z ˙ 1 = k 1 z 1 k 2 z 1 z 2 , z ˙ 2 = k 3 z 2 + k 4 z 1 z 2 , y z = z 2 .
This also means that only projections to z 2 were measurable for the overall cell population number density function. Thus, after applying the proposed GMD approximation of the NDF, the following set of measurements was obtained:
y ( i ) = a ( i ) , μ 2 ( i ) , Σ 2 , 2 ( i ) T , i = 1 , , N G M D
In contrast to the previous example, no closed set of equations was found to describe the evolution of Gaussians from one sample point to the next. Therefore, an approximate moment method based on the direct quadrature method of moments [20] was implemented: therein, each Gaussian was represented by a set of random sampling points. These were propagated by the nonlinear intracellular dynamics. The propagated samples themselves were approximated with a new Gaussian. The overall procedure was rather complex, and a direct function f ( x ) was not determined easily. Hence, it was hardly possible to check for nonlinear observability of the cell population with the methods introduced previously. However, the nonlinear single cell dynamics were (weakly) observable, and the weak observability of individual Gaussians has been conjectured. In the implementation of the resampling step of the particle filter, a rather simple static normal distribution was implemented as the kernel function. All parameter values used in the numerical implementation are reported in Table 2.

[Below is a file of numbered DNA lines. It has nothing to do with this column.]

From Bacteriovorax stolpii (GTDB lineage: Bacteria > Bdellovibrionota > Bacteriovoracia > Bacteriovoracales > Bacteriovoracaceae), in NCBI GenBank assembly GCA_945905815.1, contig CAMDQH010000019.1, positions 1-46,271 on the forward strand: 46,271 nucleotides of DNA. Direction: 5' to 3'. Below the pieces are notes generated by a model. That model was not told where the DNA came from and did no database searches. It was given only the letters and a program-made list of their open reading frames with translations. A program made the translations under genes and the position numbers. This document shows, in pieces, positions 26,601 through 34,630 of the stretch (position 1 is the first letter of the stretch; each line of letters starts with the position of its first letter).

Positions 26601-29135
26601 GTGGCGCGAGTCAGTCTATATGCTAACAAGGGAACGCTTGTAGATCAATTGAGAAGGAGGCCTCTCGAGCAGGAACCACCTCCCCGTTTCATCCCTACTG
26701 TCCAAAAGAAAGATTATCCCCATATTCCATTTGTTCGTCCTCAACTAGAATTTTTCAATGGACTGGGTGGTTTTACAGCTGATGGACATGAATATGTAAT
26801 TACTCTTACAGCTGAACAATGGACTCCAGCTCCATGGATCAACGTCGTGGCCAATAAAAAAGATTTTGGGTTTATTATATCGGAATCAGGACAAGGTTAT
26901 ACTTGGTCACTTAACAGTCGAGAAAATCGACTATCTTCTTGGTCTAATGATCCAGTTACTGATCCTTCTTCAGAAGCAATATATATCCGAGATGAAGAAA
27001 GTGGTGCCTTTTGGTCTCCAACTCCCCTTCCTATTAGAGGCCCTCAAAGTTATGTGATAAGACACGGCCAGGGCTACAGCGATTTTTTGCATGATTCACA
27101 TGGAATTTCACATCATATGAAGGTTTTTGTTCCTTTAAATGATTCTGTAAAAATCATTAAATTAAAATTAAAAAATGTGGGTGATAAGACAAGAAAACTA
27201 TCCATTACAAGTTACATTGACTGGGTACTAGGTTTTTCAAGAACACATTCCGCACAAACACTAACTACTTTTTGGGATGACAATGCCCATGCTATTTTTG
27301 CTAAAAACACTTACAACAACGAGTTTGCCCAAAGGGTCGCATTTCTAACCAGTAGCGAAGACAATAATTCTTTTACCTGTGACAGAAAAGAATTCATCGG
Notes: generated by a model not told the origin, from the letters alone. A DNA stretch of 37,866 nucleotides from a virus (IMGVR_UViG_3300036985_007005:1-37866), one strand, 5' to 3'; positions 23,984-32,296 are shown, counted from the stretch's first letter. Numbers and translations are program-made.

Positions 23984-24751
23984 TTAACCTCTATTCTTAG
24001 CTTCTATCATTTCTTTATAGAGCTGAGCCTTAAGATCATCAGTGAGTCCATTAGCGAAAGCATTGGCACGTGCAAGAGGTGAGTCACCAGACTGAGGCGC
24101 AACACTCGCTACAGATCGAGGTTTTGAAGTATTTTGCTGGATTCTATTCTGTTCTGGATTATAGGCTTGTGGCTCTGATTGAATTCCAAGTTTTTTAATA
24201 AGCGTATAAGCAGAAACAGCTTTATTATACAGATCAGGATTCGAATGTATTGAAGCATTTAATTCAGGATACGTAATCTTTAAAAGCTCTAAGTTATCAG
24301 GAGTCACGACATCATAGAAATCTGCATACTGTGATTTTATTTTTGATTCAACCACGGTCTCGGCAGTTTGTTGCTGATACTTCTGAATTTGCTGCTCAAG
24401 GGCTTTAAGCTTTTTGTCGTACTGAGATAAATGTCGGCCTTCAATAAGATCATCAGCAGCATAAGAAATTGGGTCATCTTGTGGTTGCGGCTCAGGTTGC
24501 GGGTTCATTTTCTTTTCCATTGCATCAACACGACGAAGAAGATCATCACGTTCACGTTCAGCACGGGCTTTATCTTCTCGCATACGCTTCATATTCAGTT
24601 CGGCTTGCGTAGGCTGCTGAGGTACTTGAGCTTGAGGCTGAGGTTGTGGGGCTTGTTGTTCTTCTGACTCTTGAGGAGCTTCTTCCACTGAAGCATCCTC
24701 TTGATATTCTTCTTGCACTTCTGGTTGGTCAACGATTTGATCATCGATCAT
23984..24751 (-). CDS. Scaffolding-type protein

Simulation results are depicted in Figure 3. The set of particles represents the PDF of the estimated state vector (depicted in grey scale, darker areas indicating regions of higher particle density). The measurements (and also the cell populations NDF) were approximated by two GMDs. Initially, the particles were evenly distributed (broad PDF), reflecting the uncertainty about the current state of the process. However, after a short period, a bimodal PDF was obtained indicating that the particles had focused within two regions. The PDF modes represent the particle filters’ estimates for the state vectors. It can be seen that most states were accurately estimated. In general, the estimates of mixture components and means seemed to be more reliable than the estimates of the covariance. Here, the estimate for S 1 , 1 , i.e., the variance with respect to non-measurable component z 1 , shows some significant deviations at some time points. The simulation showed that the estimates became worse for periods in which the two measurement GMDs overlapped, yielding a kind of practical non-observability. This was particularly obvious in the period 8 < t < 12 where the uncertainty in the estimates increased (the PDF became broader), and the PDF modes did not represent good estimates for the measurements any longer. However, after a short time, the estimator was able to recover. It is also clear that the particle filter had to converge before a new critical practical non-observability situation arose. It has to be mentioned that the implemented particle filter algorithm was relatively simple and could be improved further by taking into account advanced techniques, e.g., different resampling strategies and improved particle prediction steps [13]. Another point for fine-tuning of the performance was found in the approximate moment method for the prediction of the state vectors: here, a more complex approximate moment closures could be considered.